Healthy Living Is Not Difficult!   



Healthy Living Is Not Difficult!

 

Mark Twain once wrote: "The only way to keep your health is to eat what you don't want, drink what you don't like, and do what you'd druther [rather] not."

Fortunately, since the time of Huck and Tom's adventures, we now have alternatives to healthy lifestyles. Even better, healthy living seems to have become quite the fad these days - just look at the number of gyms that have popped up!

The dietary guidelines defines healthy eating as meeting your daily nutritional requirements, while avoiding the deficiencies and excesses that contribute to the risk of diet-related diseases.
That means eating a variety of foods in moderation and making sure your diet is balanced.

More importantly, eat according to your needs. The extra weight I carry around is testament to eating to my 'wants' instead! After all, living in a country that dishes out culinary delights from three major cultures, it is rather hard to be disciplined.

But if we eat according to our nutrient and calorie needs and be aware of what we eat, we are well on the way to enjoying a smorgasbord of delights, as well as staving off diet-related diseases like diabetes, hypertension and obesity.By monitoring your calorie intake, you should be able to stay within the body's caloric needs (2,500 Kcal for men and 2,000 Kcal for women). But these numbers mean nothing unless they are translated into food terms.

There are 8 simple messages from the dietary guidelines:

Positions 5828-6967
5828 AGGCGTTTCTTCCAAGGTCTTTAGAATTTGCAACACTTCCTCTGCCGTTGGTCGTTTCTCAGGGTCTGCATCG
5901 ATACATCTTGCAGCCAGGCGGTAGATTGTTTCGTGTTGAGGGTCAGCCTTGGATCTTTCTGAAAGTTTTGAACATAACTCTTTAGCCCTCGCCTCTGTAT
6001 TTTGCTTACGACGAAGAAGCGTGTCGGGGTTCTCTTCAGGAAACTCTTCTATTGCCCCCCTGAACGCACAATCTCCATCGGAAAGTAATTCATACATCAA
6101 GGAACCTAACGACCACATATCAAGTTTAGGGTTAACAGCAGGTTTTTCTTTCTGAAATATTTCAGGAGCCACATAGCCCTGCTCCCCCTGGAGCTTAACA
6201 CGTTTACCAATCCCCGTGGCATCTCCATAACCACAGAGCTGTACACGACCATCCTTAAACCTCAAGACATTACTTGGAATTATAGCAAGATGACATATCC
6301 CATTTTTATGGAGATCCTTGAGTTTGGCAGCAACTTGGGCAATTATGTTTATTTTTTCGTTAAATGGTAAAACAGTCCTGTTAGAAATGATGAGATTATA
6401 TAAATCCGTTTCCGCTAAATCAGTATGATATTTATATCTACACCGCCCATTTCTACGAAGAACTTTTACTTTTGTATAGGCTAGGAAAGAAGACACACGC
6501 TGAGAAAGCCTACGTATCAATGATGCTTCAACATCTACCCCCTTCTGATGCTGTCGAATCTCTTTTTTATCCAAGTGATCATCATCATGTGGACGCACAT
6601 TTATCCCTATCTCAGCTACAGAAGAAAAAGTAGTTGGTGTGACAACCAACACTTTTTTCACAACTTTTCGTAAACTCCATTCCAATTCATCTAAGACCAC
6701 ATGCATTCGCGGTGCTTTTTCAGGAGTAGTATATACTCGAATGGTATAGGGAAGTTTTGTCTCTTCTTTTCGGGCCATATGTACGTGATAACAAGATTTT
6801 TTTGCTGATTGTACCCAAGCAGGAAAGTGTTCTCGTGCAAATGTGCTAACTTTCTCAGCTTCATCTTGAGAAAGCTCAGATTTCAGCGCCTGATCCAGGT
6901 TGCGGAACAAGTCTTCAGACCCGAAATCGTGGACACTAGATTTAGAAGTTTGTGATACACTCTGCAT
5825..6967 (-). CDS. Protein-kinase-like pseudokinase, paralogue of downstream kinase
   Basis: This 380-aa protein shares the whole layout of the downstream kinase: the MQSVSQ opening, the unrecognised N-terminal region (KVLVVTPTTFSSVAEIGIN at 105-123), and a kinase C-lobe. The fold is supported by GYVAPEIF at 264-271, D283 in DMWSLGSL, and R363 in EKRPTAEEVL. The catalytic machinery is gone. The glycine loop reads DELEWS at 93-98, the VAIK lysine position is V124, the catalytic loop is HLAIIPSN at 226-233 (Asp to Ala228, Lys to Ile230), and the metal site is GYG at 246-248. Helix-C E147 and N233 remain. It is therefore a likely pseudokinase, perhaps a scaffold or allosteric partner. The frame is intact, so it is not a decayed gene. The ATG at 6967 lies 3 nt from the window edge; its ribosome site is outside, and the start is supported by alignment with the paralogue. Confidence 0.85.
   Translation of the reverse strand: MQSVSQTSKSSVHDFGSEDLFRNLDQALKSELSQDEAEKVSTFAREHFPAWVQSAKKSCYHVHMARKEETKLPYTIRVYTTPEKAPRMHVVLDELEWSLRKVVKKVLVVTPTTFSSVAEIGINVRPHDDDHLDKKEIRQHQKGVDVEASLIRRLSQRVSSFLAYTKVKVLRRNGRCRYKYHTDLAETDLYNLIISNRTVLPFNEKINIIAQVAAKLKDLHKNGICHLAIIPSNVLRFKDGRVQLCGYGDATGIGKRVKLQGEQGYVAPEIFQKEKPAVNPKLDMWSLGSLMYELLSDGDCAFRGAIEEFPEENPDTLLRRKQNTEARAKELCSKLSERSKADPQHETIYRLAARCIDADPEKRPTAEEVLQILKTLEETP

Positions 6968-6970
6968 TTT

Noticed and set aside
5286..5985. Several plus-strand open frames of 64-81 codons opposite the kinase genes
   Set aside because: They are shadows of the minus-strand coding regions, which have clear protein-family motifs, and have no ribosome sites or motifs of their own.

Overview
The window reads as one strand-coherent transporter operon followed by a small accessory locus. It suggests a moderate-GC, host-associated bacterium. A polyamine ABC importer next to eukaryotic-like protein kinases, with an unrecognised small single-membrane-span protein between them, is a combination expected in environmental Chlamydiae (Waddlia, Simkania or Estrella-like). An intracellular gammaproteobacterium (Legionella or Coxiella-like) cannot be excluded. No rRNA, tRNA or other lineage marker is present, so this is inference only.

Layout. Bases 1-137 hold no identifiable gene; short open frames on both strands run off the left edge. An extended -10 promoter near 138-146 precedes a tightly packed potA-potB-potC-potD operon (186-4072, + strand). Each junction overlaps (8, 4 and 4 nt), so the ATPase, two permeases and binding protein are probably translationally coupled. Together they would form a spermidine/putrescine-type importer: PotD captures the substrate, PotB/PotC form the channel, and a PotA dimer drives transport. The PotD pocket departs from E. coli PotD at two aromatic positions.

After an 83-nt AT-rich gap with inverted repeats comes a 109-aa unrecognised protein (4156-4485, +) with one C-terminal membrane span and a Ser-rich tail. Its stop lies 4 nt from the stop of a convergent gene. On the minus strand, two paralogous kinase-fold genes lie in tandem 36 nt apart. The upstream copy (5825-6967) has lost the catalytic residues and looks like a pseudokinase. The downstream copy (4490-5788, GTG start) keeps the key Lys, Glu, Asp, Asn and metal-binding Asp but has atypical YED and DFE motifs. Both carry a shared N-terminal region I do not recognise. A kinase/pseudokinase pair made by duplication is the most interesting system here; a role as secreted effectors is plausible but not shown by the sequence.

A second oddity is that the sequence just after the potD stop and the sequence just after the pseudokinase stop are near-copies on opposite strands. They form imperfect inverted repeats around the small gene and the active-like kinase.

1. Variety Variety is the spice of life, so enjoy the spread. It is a great way to ensure you receive the different combinations of calories and nutrients.

2. Exercise Lead a physically active lifestyle. Make simple efforts, like taking the stairs, and try not to rely too much on automation.

3. Cereals and produce Go for whole-grain products as they are high in nutrients, and make sure you get an assortment of fruits to pack in the vitamins. "Adam and Eve ate the first vitamins, including the package." - E.R. Squibb

4. Minimise fat Dietary fat is important, but excessive intake is the main culprit of excess weight.

5. Less salt
Substitute salt with herbs and seasoning when you can.
Excess salt has been linked to hypertension.

6. Watch the sugar

The World Health Organization recommends that not more than 10 percent of energy should come from sugar.

7. More water

Drink six to eight glasses per day.


8. Practice breast-feeding

Healthy eating begins at birth, so give your baby the best start in life.

Essentially, if you've had a plate of fried rice (900 Kcal) for breakfast, make sure you watch what you eat the rest of the day and try to squeeze in a lunch-time physical workout.

These ideas are not something new-fangled and impossible to, but natural and common sense. Educate yourself on nutrition and take charge of your life for a healthier you!

Top


Happy reading,
Evelyn


To subscribe this newsletter, please enter your

 name and email below:

Name: Email:



Copyright © 2011-2018 topwellnesshealth.com. All Rights Reserved.
All trademarks are the property of their respective owners.

Disclaimer | Privacy Policy